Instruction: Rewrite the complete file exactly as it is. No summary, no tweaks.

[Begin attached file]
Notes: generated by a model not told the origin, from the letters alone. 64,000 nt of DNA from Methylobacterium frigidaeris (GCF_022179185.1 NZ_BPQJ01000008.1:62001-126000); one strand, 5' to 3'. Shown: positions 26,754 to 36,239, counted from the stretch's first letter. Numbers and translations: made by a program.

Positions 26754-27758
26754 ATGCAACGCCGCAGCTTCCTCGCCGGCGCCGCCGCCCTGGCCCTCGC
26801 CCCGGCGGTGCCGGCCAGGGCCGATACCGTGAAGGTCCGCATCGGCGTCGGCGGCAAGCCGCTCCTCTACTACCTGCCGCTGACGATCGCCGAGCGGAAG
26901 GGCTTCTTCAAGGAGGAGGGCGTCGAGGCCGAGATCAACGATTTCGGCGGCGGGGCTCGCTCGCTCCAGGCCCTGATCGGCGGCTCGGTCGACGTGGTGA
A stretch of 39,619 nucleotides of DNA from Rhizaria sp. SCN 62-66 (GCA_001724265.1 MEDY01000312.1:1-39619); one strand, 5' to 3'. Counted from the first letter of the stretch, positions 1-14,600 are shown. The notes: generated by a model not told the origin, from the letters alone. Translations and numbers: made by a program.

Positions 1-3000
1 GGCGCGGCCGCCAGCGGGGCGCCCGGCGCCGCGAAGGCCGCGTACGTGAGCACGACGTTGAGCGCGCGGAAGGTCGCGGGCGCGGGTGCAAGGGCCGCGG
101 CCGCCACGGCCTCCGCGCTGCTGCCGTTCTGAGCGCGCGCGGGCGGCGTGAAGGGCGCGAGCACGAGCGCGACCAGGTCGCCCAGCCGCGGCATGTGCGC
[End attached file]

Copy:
Notes: generated by a model not told the origin, from the letters alone. 64,000 nt of DNA from Methylobacterium frigidaeris (GCF_022179185.1 NZ_BPQJ01000008.1:62001-126000); one strand, 5' to 3'. Shown: positions 26,754 to 36,239, counted from the stretch's first letter. Numbers and translations: made by a program.

Positions 26754-27758
26754 ATGCAACGCCGCAGCTTCCTCGCCGGCGCCGCCGCCCTGGCCCTCGC
26801 CCCGGCGGTGCCGGCCAGGGCCGATACCGTGAAGGTCCGCATCGGCGTCGGCGGCAAGCCGCTCCTCTACTACCTGCCGCTGACGATCGCCGAGCGGAAG
26901 GGCTTCTTCAAGGAGGAGGGCGTCGAGGCCGAGATCAACGATTTCGGCGGCGGGGCTCGCTCGCTCCAGGCCCTGATCGGCGGCTCGGTCGACGTGGTGA
A stretch of 39,619 nucleotides of DNA from Rhizaria sp. SCN 62-66 (GCA_001724265.1 MEDY01000312.1:1-39619); one strand, 5' to 3'. Counted from the first letter of the stretch, positions 1-14,600 are shown. The notes: generated by a model not told the origin, from the letters alone. Translations and numbers: made by a program.

Positions 1-3000
1 GGCGCGGCCGCCAGCGGGGCGCCCGGCGCCGCGAAGGCCGCGTACGTGAGCACGACGTTGAGCGCGCGGAAGGTCGCGGGCGCGGGTGCAAGGGCCGCGG
101 CCGCCACGGCCTCCGCGCTGCTGCCGTTCTGAGCGCGCGCGGGCGGCGTGAAGGGCGCGAGCACGAGCGCGACCAGGTCGCCCAGCCGCGGCATGTGCGC